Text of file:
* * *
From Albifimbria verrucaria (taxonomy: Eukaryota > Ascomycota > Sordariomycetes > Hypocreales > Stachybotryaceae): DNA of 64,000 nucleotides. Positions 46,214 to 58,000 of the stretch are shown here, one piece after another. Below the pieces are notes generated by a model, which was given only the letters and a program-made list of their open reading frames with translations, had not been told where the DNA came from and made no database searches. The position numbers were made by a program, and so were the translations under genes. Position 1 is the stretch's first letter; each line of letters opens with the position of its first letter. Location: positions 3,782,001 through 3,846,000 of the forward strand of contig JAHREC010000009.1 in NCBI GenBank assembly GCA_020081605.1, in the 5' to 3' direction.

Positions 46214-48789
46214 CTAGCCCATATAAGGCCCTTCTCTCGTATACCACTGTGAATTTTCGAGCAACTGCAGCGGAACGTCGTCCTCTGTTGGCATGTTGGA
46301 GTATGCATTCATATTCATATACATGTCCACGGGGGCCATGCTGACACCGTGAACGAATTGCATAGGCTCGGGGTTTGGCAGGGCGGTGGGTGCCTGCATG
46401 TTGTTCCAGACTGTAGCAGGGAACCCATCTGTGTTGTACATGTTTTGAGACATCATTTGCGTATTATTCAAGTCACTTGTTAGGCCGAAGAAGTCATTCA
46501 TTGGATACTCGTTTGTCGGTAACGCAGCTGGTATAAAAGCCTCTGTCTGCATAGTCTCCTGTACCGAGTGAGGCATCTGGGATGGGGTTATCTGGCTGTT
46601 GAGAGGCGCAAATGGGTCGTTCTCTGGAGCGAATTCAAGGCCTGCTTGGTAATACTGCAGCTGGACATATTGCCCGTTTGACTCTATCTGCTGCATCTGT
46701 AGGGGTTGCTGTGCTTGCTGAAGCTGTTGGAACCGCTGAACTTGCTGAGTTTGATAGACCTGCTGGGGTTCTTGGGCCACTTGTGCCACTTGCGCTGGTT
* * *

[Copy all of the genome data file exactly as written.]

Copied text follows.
From Albifimbria verrucaria (taxonomy: Eukaryota > Ascomycota > Sordariomycetes > Hypocreales > Stachybotryaceae): DNA of 64,000 nucleotides. Positions 46,214 to 58,000 of the stretch are shown here, one piece after another. Below the pieces are notes generated by a model, which was given only the letters and a program-made list of their open reading frames with translations, had not been told where the DNA came from and made no database searches. The position numbers were made by a program, and so were the translations under genes. Position 1 is the stretch's first letter; each line of letters opens with the position of its first letter. Location: positions 3,782,001 through 3,846,000 of the forward strand of contig JAHREC010000009.1 in NCBI GenBank assembly GCA_020081605.1, in the 5' to 3' direction.

Positions 46214-48789
46214 CTAGCCCATATAAGGCCCTTCTCTCGTATACCACTGTGAATTTTCGAGCAACTGCAGCGGAACGTCGTCCTCTGTTGGCATGTTGGA
46301 GTATGCATTCATATTCATATACATGTCCACGGGGGCCATGCTGACACCGTGAACGAATTGCATAGGCTCGGGGTTTGGCAGGGCGGTGGGTGCCTGCATG
46401 TTGTTCCAGACTGTAGCAGGGAACCCATCTGTGTTGTACATGTTTTGAGACATCATTTGCGTATTATTCAAGTCACTTGTTAGGCCGAAGAAGTCATTCA
46501 TTGGATACTCGTTTGTCGGTAACGCAGCTGGTATAAAAGCCTCTGTCTGCATAGTCTCCTGTACCGAGTGAGGCATCTGGGATGGGGTTATCTGGCTGTT
46601 GAGAGGCGCAAATGGGTCGTTCTCTGGAGCGAATTCAAGGCCTGCTTGGTAATACTGCAGCTGGACATATTGCCCGTTTGACTCTATCTGCTGCATCTGT
46701 AGGGGTTGCTGTGCTTGCTGAAGCTGTTGGAACCGCTGAACTTGCTGAGTTTGATAGACCTGCTGGGGTTCTTGGGCCACTTGTGCCACTTGCGCTGGTT